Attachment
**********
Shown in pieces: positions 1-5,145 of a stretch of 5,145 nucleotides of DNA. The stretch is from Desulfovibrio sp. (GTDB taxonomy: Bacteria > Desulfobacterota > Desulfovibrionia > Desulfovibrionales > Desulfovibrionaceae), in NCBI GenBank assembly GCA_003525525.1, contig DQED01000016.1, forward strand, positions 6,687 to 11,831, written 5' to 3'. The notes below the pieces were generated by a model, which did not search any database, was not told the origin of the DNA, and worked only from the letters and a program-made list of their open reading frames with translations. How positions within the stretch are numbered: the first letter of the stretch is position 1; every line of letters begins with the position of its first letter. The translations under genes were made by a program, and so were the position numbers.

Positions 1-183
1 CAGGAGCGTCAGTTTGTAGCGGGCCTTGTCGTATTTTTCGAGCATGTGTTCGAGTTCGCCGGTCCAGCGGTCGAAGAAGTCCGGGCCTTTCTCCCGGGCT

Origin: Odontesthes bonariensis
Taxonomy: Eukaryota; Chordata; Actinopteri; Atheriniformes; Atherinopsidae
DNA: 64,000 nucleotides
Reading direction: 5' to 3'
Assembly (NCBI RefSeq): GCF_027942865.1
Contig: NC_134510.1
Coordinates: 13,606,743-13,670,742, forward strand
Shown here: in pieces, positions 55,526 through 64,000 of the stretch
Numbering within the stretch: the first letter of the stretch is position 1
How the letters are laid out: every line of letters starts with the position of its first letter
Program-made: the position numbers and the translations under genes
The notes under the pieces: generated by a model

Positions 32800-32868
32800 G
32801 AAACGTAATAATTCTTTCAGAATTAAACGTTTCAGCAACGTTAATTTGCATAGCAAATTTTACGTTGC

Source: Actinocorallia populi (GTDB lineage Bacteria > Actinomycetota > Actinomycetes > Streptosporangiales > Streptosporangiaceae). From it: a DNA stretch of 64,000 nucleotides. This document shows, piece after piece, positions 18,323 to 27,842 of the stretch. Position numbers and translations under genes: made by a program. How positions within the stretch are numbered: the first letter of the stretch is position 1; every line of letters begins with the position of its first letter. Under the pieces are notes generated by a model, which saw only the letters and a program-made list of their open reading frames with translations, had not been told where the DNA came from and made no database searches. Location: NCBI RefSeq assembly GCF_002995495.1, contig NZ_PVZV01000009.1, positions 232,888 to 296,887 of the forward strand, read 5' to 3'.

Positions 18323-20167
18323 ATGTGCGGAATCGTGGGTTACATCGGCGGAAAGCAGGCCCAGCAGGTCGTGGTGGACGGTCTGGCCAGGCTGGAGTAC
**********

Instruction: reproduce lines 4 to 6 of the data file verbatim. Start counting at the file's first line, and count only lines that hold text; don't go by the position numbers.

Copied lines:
Origin: Odontesthes bonariensis
Taxonomy: Eukaryota; Chordata; Actinopteri; Atheriniformes; Atherinopsidae
DNA: 64,000 nucleotides